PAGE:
Everyone has read in the newspapers or heard the five o’clock news stories about cyber attacks on major retailers and banks. Many have been victims in the attacks, having had to deal with systems' security breaches that put their personal and financial information at risk. Small businesses are subject to the same types of security issues, if on a smaller scale.
Business information security is extremely important on many levels, including financial, reputation, and customer service. The Small Business Administration reports that most small businesses that backup their business data only back it up on-site, which leaves them vulnerable to loss in the event of natural disasters or formal emergencies.
The SBA advises small businesses to develop security policies including emergency preparedness and disaster recovery guides. Having a plan in place before disaster strikes helps you recover more quickly in the event of floods, tornadoes, fires, and other emergencies that can damage or destroy a business. You may want to implement a preparedness program that includes a security service such as LifeLock to keep your private business information safe.
Creating a preparedness program includes five steps, including program management, planning, implementation, testing and exercises, and program improvement. The SBA recommends approaching emergency preparedness with management leadership, commitment, and financial support that includes an assessment of risks and a preparedness policy aligned with the business goals. A designated emergency preparedness program coordinator can bring organization and structure, as well as timelines, to the plan until it’s fully implemented.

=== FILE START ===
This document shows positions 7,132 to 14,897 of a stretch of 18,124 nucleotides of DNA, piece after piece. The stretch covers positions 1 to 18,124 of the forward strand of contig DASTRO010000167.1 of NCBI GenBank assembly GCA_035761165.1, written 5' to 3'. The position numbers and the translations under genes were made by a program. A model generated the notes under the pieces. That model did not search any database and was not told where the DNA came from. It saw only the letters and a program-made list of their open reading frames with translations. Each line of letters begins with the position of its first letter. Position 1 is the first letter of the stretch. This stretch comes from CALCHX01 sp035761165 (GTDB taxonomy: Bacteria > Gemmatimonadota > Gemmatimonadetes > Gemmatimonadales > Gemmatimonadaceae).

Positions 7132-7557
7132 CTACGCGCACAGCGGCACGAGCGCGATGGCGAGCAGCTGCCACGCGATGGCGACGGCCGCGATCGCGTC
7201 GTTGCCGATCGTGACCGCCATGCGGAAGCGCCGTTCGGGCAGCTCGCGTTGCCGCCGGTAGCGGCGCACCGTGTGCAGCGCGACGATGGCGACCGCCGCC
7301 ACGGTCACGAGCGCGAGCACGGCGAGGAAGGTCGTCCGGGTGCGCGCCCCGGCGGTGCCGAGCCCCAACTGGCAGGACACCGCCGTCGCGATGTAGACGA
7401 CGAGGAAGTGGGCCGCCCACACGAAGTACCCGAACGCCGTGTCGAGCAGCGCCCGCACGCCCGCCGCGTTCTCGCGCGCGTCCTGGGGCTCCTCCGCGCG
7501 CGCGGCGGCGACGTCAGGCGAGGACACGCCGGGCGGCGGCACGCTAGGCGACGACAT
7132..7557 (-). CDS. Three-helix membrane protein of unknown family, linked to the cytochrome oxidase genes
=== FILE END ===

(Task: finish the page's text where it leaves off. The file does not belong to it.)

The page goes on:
Secure Social Media
Many small businesses use social media to connect with customers and compete with big brands and larger businesses. There are business risks to using social media that should be mitigated with enforced usage and privacy policies, as Cisco suggests. There should also be double checks on account administration so there isn’t only one person with access to account changes, and training protocols for employees on acceptable, safe business use of the company Facebook page.
• Hackers break into small business systems through three common avenues: passwords, holes in outdated security software, and users’ risky computing behaviors. Minimize your risk with basic security measures used consistently throughout your company.
• Implement good password security by using different pass phrases for different sites, and never reuse passwords or use a predictable formula. Use high-strength combinations of characters that include numbers as well as upper and lower case letters.
• When you don’t update your security software, you leave company systems vulnerable to holes that hackers take advantage of. Regularly update your security software, and designate someone to be responsible for tracking updates to make sure they are installed. Hackers constantly test the internet and use sophisticated tools to search for vulnerabilities and ways into business networks, so you should be constantly reinforcing your security programs to guard against it.
• Eliminate users unknowingly or accidentally causing security breaches from email forwarding, unnecessary downloads, and unauthorized web surfing. Conduct regular and ongoing computer security training. Make sure everyone in the company knows the security policy and any other policies related to use of company computer equipment and networks. Small Business Computing recommends training users on safe use of email, Internet, and network systems to raise security awareness levels.
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